It was so neatly done that, though the act was blackmail in fact, it was hard to establish the crime within the law, even had the victims been prepared to endure the threat of disgrace. The Rossetti family, Mr Swinburne the poet, and Mr Whistler the painter were among those ensnared by Howell's craft. To this catalogue might be added Mr Ruskin and the Reverend Charles Dodgson of Christ Church, known as ‘Lewis Carroll' the world over. Such investigations carried out by Sherlock Holmes were sensitive in the extreme. They could be related only in a most indirect manner at the time.

State secrets and private confidences were not quite all that awaited me when I listed my late friend's papers as his literary executor. If you have read my account of our first meeting, you will recall that Holmes had been what he called ‘a consulting detective' for some while. As he said, his services had already been of assistance to Inspector Lestrade of Scotland Yard when that officer had ‘got himself into a fog over a forgery case'. The reference was to the so-called Bank of England forgeries in 1873, when the Bidwell brothers came within a hair's breadth of having the Bank's funds at their mercy.

Among the papers left by Sherlock Holmes were several of his ‘reports' upon these investigations which preceded our first meeting. Yet a story-teller's narrative is far preferable to a mere report and I make no apology for attempting to interpret the nuances of the original. If I speak of Holmes as a student of analytical chemistry or human conduct, it is merely that he was a student of such things all his life. When I first met him, he was certainly far past the age at which a man normally walks the wards or reads for the bar.

At the time of the ‘Smethurst Case', with which I shall deal first, he had his rooms—‘consulting rooms', as he grandly called them—in Lambeth Palace Road, just south of Westminster Bridge. These lodgings were convenient for the chemical laboratory of St Thomas's Hospital, to which he had occasional access on the basis of grace-and-favour. I have written elsewhere that his origins lay among the English squirearchy. The indulgence shown him by the governors of the hospital stemmed from a bequest made by one of these kinsmen.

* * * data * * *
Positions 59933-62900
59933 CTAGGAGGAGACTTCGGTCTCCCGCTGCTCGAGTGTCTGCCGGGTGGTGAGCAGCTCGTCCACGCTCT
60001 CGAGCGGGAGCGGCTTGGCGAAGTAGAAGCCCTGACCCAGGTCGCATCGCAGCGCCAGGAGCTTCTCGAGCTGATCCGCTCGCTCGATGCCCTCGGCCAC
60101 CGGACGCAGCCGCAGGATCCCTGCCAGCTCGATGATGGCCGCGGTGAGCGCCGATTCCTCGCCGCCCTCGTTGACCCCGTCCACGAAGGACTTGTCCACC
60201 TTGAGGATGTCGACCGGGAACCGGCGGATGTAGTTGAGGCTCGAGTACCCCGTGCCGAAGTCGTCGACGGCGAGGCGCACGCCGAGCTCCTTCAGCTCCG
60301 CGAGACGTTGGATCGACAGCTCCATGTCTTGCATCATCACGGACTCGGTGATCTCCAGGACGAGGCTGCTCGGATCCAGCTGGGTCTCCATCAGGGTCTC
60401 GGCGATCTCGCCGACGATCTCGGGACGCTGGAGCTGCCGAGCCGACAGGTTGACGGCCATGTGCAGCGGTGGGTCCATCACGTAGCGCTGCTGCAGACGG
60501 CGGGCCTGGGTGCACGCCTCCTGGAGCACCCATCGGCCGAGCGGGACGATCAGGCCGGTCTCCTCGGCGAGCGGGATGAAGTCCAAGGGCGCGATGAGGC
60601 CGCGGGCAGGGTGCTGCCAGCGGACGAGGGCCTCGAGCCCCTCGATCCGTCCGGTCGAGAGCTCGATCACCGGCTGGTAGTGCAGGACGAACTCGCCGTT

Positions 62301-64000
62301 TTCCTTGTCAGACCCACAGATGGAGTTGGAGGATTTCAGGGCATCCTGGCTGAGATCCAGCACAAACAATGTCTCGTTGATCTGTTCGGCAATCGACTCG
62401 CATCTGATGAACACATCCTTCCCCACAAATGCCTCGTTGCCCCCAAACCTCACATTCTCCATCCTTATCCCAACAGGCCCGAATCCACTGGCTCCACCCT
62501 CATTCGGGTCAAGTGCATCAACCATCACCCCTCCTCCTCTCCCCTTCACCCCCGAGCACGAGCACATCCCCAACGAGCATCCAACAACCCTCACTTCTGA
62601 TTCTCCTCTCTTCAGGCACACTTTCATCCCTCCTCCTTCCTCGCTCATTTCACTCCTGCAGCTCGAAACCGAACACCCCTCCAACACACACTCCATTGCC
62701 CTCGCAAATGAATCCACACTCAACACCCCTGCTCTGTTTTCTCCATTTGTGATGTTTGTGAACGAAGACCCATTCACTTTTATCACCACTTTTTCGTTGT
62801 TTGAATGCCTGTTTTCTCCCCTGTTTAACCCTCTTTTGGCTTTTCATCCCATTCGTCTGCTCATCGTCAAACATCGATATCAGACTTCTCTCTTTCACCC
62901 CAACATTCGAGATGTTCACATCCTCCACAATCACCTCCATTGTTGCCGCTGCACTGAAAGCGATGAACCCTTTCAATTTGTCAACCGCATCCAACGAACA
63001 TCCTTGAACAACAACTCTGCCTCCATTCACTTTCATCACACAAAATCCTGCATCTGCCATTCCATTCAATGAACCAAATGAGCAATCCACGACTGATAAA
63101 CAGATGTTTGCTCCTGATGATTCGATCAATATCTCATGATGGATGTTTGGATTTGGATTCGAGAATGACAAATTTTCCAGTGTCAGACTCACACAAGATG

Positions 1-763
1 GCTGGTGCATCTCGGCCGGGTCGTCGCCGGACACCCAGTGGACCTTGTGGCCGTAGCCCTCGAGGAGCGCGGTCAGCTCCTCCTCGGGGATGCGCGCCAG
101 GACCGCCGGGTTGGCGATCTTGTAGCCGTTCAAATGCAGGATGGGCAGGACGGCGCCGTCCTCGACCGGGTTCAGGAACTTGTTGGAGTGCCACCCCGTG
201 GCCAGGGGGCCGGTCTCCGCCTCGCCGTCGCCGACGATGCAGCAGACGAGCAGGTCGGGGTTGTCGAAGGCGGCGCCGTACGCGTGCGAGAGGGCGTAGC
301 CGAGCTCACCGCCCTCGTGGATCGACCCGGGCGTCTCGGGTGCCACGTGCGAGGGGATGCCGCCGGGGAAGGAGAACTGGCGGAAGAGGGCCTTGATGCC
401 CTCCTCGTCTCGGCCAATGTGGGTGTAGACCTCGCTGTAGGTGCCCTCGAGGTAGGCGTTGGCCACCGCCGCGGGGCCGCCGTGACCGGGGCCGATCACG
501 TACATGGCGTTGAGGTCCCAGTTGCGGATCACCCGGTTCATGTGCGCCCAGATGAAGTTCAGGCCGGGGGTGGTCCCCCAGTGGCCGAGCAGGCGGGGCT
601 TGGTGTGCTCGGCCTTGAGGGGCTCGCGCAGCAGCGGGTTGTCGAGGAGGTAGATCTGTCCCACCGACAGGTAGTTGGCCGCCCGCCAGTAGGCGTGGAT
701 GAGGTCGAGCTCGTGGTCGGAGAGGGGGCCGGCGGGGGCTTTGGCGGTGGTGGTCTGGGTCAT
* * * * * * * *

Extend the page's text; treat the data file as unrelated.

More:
Those who know London at all well may recognise the handsome terraces and tree-lined vistas of Lambeth Palace Road as a favourite abode of our young medical men and students. Here it was that Holmes returned each evening from his methodical labours among test-tubes and Bunsen burners. All day he gathered information and much of the night he passed in restless calculation. How often did the night traveller or the policeman on his beat glance up and see the familiar silhouette against the drawn blind of the first-floor room? It was the shadow of a man pacing rapidly to and fro, his hands clasped behind his back, his sharp profile bowed by a weight of thought.

On other evenings he would venture out to eat his supper and then walk the streets of the great city until he seemed to know the landscape of London as accurately as the mirrored image of his own face. The young Sherlock Holmes was a lone observer as the hum of day ceased, the shops darkened, and the gin palaces thrust out their ragged and squalid crowds to pace the streets. The homeless and the destitute grew familiar with his passing as they huddled in the niches of the bridges and the litter of the markets. The wretched women shivering in their finery, waiting to catch the drunkard who went shouting homewards, watched him from a distance.

Sometimes this young student of humanity would stop to speak to a shoeless child crouching on a doorstep. Then his strange apprenticeship led him to join the conversations of a ragged crowd smoking or dozing through the night beside the glow of a coke fire, where the stones had been taken up and the gas streamed from a pipe in the centre of the street in a flag of flame. On summer nights, as he turned for home, the streets were already growing blue with the coming day. Church spires and chimney pots stood out against the sky with a sharpness seen only before a million fires cast their pall of smoke across the city. The early workers were gathered at the street corners, round the breakfast stall, blowing on their saucers of steaming coffee drawn from tall tin cans with the fire crimson beneath. As he crossed the river by London Bridge, the first ragged girl with her basket slung before her screamed watercresses through the sleeping streets.

BOOK: The Lost Casebooks of Sherlock Holmes